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Faucet on mainline? Ya or Na

Discussion in 'Irrigation' started by LawnMedic904, Dec 3, 2007.

  1. LawnMedic904

    LawnMedic904 LawnSite Member
    Posts: 14

    Need some advise.
    I have a HO that wants me to install a frost-free faucet on the mainline that we are extending to expand his current system. We are going to put a 2 zone / 8 head expansion around a play area behind his property that we just finished installing a metal fence around. He has a 3/4 poly system in place, and the meter is about 200' away with about 15' elevation between the meter and new zone. Now typically I would never ever consider this, but with the type of ground we are dealing with and the distance to run an independent service line just for a faucet has given me pause. What are your thoughts? Remember, i'm still a rookie would like any advice.

    we are going to remove the gravel and place sod around the perimeter of the wall. Sorry this is the only pic I have.

  2. Kiril

    Kiril LawnSite Fanatic
    Posts: 18,308

    I don't see any problem. If you need to protect from freezing and don't blow out your systems, allow for the riser to be drained to a point below ground.
  3. Wouldn't pass inspection if that was done here and the inspector knew about it. Having said that I see it done all the time. might want to check code if you are squeamish about it. My 2cents.
  4. Flow Control

    Flow Control LawnSite Bronze Member
    Posts: 1,267

    Why would it not pass inspection if it were pass the backflow.
  5. Kiril

    Kiril LawnSite Fanatic
    Posts: 18,308

    Same question, or if it had a VB on the hose bib?
  6. I'll ask my buddy who installs. He explained it to me once. I remember it being valid.
  7. jimmyburg

    jimmyburg LawnSite Senior Member
    Posts: 701

    you would have to remove the double check and install a RPZ (high hazard), because a second sourse of cross-connection! from my inspection days. its would be like using lake or creek water for your irrigation system and you were also using city water, we would require a RPZ at the meter, because of second sourse of water. i am refering to USC plumbing codes.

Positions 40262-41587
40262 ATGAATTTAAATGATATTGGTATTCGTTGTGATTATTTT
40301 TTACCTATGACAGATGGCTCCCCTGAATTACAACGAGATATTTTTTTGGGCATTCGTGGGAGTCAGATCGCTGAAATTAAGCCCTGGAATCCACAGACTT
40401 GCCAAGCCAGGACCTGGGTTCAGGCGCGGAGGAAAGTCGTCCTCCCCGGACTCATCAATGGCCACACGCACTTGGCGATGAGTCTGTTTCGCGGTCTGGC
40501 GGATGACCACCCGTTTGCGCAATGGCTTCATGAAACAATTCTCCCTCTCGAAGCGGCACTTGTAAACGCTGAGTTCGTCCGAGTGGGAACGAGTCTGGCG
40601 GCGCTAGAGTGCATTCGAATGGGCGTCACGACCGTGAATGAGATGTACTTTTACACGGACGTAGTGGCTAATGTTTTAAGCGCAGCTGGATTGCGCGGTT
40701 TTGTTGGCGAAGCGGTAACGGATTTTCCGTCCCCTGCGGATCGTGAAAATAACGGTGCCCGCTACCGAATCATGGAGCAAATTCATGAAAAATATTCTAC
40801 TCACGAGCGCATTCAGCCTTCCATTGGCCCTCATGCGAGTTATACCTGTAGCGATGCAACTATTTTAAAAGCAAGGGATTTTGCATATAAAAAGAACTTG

8. Wet_Boots

    Wet_Boots LawnSite Fanatic
    Posts: 47,670

    Interesting problem, if you want to combine all the ways that code officials might look at it. On a farm, any code official trying to tell the owner they can't have yard hydrants is likely to be invited to FOAD. How this translates to a residence, I don't know. If you do have toxic-rated backflow in place, anything downstream of it is immaterial, according to officials that don't want to be bothered by trivialities.

    Technically speaking, the best install of a yard hydrant is with heavy NSF poly below the frost line, with a self-draining hydrant to feed the hose. On an existing system, you can dumb it down a bit, but still keeping the NSF poly (if you're in a poly-pipe system)
  9. irrig8r

    irrig8r LawnSite Platinum Member
    Posts: 4,535

    I installed two on a small (5 drip zones) install job I was doing yesterday. Both are after the RPP and uphill from it.

    BTW, what does RPZ stand for? RPP = Reduced Pressure Principle device, and that's the way I learned it back when I got a backflow certificate. Have they changed the name? Or is it a different animal?

    One more thing, has anyone tried this newer model from Zurn-Wilkins? It's compact and removable in about 5 seconds to prevent freezing.

    Attached Files:

  10. Wet_Boots

    Wet_Boots LawnSite Fanatic
    Posts: 47,670

    RPZ = Reduced Pressure Zone (a 'contraction' of the more formal Reduced Pressure Principle Backflow Prevention Assembly)

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